Built in 1885, Lewis Ginter put in funds to build The Jefferson hotel so that Richmond could have a Five Star hotel. Obviously, Ginter would consider the hotel a success considering twelve US Presidents, including Harrison, McKinley, Wilson, Coolidge, Taft, both Roosevelts (Theodore and Franklin Delano), Truman and Reagan, both Bushes (George H. W. and George W.) and Obama have been guests at The Jefferson Hotel. Other celebrities includes Elvis have stayed at the hotel. When Elvis stayed in 1956, he brought his own television and the hotel manager was shocked that Elvis ate his bacon with his fingers. There is even a legend that Bill "Bojangles" Robinson was discovered by his life-long agent while dancing across the dining room at The Jefferson Hotel.
Yesterday, my life-long friend, Babushka, and I went to The Jefferson for a Christmas lunch. The hotel is lovely any ol' day of the year but during the Christmas season it is beautifully decorated with hundreds of flowers, thousands of Christmas lights, and a large Christmas tree. The hotel becomes that much more festive with an entire agenda of performances.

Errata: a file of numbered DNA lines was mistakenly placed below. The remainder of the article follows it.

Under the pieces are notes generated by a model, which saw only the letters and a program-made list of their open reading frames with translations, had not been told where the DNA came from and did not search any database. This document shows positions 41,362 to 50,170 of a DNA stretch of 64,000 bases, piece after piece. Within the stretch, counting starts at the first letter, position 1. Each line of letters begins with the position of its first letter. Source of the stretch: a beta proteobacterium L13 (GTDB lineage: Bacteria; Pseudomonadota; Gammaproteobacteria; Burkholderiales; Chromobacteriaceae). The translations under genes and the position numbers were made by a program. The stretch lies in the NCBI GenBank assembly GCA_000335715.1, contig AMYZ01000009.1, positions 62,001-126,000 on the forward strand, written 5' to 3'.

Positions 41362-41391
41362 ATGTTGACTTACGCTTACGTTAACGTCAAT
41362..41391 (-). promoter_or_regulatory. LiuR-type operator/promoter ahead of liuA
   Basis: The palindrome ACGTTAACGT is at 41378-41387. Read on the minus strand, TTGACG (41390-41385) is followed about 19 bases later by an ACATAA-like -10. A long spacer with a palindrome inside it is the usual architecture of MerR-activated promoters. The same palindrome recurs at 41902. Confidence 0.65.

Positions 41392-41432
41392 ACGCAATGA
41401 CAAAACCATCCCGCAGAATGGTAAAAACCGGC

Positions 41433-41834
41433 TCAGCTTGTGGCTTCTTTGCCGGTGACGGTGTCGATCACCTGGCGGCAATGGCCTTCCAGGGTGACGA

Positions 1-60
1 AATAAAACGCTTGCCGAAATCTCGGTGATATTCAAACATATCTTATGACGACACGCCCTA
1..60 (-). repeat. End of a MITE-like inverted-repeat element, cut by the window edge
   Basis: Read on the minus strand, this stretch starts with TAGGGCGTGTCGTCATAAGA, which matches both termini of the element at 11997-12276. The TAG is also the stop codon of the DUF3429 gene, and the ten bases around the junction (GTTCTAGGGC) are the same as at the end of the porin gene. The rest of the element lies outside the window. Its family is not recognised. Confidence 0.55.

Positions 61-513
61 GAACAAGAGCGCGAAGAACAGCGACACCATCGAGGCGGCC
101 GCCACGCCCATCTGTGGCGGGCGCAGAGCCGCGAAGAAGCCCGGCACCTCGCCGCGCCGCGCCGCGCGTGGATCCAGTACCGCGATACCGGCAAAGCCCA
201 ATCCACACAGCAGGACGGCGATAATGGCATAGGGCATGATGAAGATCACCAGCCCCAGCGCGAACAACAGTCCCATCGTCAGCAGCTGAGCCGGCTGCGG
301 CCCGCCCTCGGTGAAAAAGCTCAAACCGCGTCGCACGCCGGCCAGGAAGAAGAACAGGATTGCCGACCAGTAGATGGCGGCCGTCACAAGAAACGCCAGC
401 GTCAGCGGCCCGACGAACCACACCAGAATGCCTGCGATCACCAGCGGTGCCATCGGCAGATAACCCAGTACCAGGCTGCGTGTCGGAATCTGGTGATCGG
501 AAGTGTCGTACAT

We enjoyed such delicacies as sweet potato soup with roasted marshmallow croutons, and pumpkin ginger ale. She even tried the egg nog crème brûlée but since I’m not a fan of mushy food I went with the chocolate cake.
The decorations included the whimsical gingerbread display that included 300 pounds of gingerbread, 400 pounds of royal icing, 75 pounds of fondant, 20 pounds of rock candy, 40 pounds of marshmallows for snow. There are several more ingredients that were added to this list but oy! my teeth hurt just thinking about all of this.
The hotel is quite popular today but it also has an interesting history. While The Jefferson hotel was supposed to open on November 1, 1895, at the last minute it was realized that November 1 was a Friday, and it was considered bad luck to start anything on a Friday. Instead, the hotel was opened on Halloween :p
In 1901 there was a fire in which the statue of Thomas Jefferson was rescued from the building only to have his head bumped on the cobblestones. He was taken to Edward Valentine’s art studio where his head was reattached.
Alligators once resided in marble pools in the Palm Court Lobby. Richmonders would vacation in Florida and bring the baby alligators home as pets. As they outgrew sinks and bathtubs, residents would bring them to live at The Jefferson. The last alligator died in 1948. There is still a great deal of alligator motifs throughout the hotel.